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Letters From a Hospital Bed #44: Reflections From a 99 Year Old

Letters from a Hospital Bed is a series of reflections by Jim Houston, now entering his 100th year, in which Jim seeks to capture and reflect new insights of his ever-discoverable God, revealed through his own hospitalization, for the encouragement of all care givers.

An Exploration of the Strange Experience of Being Still…Well, More Still Than Normal!

September 11, 2022


Dear Friends:


Through a recent conversation with my daughter Claire, and in light of the seemingly sudden death of our Queen, I am prompted to share with you my own brief reflections on her life, on the occasion of her death. It was never my personal privilege to meet her in person, but I recall three ‘close encounters’ where her life touched those of a dear friend and colleague, my own sister and in a personal encounter I had with her husband, the late Duke of Edinburgh. Three ‘close encounters’ and through them, three lessons that I find both timely and instructive for us all.


In the first, my good and now departed friend, John Stott, was invited by the Queen to provide her with personal counsel and instruction regarding her own faith in Christ. While John spoke very little of these regular meetings with Her Majesty, they originated from a well-publicized meeting she had with Billy Graham. It is reported that upon a request to suggest from whom else the Queen might seek personal counsel in her faith in Christ, Billy Graham had suggested she consult with John Stott. Today, she might have well sought out either the Archbishops of York or Canterbury, Stephen Cottrell and Justin Welby respectively, whose vibrant and deep personal faith in Christ is very evident to all. But my friend John was more of a ‘rarity’ in his time and so he became, for a time, an advisor to the Queen in knowing Christ more personally. The Queen wanted to know Jesus better and set out to do so. Such an inquiry changed her life of faith.


The second encounter was between the Queen and my own sister, Ethel, upon the receipt of recognition to my sister for her service to the Law. Ethel had first served her country in Bletchley, decoding military signals and abiding a life of deep secrecy. Later, Ethel went on to become the first female in Scottish history to be a law partner in a Scottish law firm, and to serve on a number of royal commissions. In receiving an OBE (Order of the British Empire), Ethel was the recipient of an award that derived from the institutionalizing of commendation, of saying “well done”, of an act to call forth and offer praise to another. This action, steeped as it is in precedent was important enough to the Queen that she simply showed up and said “well done” to my sister. She didn’t have to, but it matters. She went out of her otherwise busy schedule and stopped, looked at Ethel and told her she had done a good job. It makes me wonder how many of us do the same. Do we notice what others have done that is good? Do we go out of our way to simply affirm, to congratulate, to praise, to add a voice of appreciation for their actions? Perhaps we should do that more.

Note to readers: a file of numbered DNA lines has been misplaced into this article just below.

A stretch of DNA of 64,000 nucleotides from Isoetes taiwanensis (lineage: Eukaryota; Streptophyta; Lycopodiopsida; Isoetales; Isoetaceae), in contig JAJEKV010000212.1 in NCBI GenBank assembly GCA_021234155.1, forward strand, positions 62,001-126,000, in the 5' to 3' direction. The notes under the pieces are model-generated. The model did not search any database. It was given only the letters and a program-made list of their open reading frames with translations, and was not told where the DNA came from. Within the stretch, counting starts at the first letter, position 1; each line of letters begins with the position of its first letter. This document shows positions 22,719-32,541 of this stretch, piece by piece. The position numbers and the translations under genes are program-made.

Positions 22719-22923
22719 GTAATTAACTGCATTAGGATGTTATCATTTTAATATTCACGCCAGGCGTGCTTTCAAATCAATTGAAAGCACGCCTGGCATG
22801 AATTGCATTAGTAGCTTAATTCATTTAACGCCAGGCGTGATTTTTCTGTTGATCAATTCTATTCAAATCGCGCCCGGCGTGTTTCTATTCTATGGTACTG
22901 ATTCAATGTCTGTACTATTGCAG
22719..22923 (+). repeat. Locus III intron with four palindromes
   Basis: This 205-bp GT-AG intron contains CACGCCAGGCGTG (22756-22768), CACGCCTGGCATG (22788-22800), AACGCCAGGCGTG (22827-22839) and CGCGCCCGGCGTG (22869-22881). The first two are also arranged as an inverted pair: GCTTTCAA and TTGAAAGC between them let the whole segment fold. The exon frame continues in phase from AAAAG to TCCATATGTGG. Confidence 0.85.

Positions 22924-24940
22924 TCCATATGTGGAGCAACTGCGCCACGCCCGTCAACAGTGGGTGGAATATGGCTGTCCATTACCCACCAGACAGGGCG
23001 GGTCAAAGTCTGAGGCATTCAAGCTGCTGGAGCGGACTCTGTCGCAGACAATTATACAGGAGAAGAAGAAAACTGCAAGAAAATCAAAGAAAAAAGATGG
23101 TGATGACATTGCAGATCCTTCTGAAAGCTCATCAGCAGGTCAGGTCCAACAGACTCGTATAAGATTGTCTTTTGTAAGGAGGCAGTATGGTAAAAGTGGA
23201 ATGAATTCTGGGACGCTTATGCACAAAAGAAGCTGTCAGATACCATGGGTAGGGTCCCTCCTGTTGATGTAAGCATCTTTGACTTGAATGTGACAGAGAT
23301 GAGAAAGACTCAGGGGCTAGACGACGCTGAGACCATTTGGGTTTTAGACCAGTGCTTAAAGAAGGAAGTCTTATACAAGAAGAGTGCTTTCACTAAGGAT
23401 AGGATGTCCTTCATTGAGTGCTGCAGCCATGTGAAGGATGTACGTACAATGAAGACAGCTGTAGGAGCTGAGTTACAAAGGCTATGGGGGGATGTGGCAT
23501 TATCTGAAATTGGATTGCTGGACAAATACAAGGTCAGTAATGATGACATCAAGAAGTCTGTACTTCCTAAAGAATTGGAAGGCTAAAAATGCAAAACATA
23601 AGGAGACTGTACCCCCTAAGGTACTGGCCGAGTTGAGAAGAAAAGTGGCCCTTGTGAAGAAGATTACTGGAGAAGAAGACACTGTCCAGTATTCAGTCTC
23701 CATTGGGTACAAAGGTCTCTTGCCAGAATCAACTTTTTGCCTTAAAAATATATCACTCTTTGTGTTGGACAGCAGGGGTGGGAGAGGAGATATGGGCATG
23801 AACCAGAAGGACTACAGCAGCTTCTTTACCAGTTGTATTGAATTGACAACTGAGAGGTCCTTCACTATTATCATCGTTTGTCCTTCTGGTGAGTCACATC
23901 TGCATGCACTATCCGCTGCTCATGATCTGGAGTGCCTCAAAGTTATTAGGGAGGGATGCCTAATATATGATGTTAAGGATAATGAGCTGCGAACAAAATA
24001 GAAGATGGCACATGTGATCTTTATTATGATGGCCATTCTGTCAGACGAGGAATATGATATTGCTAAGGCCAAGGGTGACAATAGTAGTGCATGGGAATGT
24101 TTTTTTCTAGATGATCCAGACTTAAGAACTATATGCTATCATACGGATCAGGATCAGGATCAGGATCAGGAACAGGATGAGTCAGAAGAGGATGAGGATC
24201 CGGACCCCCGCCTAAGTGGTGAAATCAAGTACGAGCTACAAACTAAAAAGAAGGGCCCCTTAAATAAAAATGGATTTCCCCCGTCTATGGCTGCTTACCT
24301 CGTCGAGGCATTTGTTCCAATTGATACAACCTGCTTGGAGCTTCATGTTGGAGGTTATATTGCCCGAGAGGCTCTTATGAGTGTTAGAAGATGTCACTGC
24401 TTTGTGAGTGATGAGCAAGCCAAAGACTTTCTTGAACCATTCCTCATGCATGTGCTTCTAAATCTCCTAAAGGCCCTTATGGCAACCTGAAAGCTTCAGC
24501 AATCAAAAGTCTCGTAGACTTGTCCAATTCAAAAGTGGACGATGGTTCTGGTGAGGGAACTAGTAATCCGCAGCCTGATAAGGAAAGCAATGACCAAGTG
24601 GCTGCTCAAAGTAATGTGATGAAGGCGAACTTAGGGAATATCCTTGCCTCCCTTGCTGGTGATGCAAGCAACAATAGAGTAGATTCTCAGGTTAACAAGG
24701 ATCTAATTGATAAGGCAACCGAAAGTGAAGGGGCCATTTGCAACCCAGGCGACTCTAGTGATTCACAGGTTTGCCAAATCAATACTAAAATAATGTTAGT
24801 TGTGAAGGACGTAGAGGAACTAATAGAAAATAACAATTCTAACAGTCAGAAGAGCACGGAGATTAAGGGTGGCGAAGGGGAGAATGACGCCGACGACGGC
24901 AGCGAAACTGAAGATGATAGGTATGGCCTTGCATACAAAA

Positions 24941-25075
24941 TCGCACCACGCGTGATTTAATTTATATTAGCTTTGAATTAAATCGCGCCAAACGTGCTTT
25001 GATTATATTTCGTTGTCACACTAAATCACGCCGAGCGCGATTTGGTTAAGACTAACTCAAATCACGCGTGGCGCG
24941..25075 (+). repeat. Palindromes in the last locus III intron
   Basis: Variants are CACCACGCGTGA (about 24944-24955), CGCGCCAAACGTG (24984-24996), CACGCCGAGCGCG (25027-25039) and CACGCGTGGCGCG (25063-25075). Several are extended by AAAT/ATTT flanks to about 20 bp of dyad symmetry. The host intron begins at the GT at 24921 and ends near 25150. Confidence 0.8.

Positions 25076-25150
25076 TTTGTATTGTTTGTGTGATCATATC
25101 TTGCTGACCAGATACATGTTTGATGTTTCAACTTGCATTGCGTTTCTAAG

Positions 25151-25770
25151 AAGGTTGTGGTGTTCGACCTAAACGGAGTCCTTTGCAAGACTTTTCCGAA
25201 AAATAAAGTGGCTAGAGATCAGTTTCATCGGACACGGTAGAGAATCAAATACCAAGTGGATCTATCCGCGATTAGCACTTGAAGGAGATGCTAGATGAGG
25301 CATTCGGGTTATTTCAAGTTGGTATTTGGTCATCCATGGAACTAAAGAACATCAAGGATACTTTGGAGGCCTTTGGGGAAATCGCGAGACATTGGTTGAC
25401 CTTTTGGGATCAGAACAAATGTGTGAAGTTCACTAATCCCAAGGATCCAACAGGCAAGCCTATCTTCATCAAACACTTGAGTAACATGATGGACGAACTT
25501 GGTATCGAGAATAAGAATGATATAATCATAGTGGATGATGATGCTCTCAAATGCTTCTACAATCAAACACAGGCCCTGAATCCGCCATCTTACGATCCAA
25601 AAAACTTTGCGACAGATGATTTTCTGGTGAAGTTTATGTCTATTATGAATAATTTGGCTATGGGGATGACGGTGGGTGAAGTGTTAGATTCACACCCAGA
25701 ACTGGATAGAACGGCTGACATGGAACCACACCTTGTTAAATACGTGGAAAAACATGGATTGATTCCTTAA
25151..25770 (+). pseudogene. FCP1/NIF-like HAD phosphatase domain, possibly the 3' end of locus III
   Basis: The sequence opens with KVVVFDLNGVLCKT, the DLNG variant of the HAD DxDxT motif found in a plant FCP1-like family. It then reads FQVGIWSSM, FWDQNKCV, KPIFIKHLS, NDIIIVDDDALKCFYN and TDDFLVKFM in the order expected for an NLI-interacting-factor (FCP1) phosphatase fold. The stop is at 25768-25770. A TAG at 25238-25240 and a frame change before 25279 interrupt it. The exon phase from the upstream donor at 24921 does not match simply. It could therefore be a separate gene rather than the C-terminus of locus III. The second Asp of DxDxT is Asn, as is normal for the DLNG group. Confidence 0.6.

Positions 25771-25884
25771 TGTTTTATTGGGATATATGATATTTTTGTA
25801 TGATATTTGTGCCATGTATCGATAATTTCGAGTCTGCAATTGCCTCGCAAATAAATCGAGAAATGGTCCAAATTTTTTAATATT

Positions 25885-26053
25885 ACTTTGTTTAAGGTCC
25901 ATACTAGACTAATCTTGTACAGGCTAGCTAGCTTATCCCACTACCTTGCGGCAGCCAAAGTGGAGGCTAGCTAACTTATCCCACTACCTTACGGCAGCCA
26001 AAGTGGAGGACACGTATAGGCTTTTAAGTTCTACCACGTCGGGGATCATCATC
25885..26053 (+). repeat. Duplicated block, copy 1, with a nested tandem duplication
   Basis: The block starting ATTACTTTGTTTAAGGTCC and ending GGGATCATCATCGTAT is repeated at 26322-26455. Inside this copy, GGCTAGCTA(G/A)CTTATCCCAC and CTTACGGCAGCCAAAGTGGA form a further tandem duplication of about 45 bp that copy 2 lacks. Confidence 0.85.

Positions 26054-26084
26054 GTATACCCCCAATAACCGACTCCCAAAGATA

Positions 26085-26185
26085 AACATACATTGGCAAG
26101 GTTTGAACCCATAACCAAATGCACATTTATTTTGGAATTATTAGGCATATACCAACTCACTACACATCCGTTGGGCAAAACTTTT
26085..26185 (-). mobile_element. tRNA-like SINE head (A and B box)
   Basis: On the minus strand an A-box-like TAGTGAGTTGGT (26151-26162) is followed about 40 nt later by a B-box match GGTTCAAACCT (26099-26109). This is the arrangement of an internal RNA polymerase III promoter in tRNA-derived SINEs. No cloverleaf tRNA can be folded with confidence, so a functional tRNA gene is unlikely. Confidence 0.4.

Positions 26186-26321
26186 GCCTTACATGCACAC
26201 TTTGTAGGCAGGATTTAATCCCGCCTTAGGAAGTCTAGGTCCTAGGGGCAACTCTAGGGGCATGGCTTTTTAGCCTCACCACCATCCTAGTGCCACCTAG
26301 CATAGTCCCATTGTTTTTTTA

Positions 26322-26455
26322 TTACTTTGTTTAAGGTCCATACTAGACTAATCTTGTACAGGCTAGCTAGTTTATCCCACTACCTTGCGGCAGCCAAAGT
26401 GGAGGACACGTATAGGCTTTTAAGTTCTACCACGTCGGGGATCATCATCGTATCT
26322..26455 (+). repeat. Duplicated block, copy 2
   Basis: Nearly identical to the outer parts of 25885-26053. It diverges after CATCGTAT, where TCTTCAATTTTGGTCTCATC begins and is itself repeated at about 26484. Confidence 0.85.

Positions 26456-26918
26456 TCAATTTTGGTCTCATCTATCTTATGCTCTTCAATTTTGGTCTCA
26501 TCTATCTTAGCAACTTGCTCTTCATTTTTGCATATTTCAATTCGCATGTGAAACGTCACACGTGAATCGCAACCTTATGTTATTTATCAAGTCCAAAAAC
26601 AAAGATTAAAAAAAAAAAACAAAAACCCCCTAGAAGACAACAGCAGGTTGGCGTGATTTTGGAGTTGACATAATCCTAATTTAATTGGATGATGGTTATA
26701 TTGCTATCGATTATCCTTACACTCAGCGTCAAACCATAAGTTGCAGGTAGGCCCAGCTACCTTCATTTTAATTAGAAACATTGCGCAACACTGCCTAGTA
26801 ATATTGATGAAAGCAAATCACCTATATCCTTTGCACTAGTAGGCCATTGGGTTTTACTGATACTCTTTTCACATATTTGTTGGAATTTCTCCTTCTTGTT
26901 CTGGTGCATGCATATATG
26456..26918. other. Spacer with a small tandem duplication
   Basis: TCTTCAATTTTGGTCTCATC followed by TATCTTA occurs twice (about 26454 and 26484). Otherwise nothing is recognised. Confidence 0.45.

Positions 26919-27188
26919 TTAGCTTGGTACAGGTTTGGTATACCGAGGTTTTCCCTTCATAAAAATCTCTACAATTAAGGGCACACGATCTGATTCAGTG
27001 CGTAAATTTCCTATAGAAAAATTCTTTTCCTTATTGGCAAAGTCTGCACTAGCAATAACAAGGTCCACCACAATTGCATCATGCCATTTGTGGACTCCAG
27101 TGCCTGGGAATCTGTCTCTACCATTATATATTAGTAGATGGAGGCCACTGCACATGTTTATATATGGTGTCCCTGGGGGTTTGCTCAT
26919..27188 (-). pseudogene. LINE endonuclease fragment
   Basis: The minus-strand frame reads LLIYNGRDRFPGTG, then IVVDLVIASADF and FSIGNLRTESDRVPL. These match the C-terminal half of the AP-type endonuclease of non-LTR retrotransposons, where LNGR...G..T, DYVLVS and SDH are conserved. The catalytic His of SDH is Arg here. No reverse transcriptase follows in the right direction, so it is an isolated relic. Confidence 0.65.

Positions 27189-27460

The third encounter was my own when The Duke of Edinburgh visited the newly constructed College of St Catherine’s in Oxford, where I was a tutor. The new building was proudly on display with its Danish architect present, fussing over everything that the Duke should appreciate. Like many other Danish lowland structures, the college is built almost below the level of the Isis River, a tributary to the Thames. On the day of his visit, it was wet, very wet, and the bemused Duke expressed his hope that the new building would not sink into the mire! It was not that the late Duke was any stranger to rigour. Indeed, he was a strong supporter of his own alma mater, Gordonstoun, where the founder had brought a pedagogy that involved a close interaction of both physical and intellectual rigour. Both the Queen and her husband, despite all their worldy ‘power’, both recognized that they needed to be in submission to something other than themselves. In a recent television interview, a grieving subject repeated a few times her admiration for ‘the most powerful woman in the world’, and while that may well be hyperbole, there is undeniably a dimension of the lives of both the Queen and her husband that, despite their titles and considerable wealth, they have lived in submission to a rigour that was not of their wills, but of another and greater will than their own.


Three ‘close encounters’ with a monarch now dead. Three principles; to know Jesus better, to bless and affirm others, and to submit our wills to a rigour greater than our own authority. Quite the woman, quite the legacy. We might do well to follow her example in these simple ways, such that when we are dead others might reflect of us that we desired to know Christ more, were liberal with praise, and placed our autonomy under the yoke of obedience. May it be said of us all.

In friendship Jim

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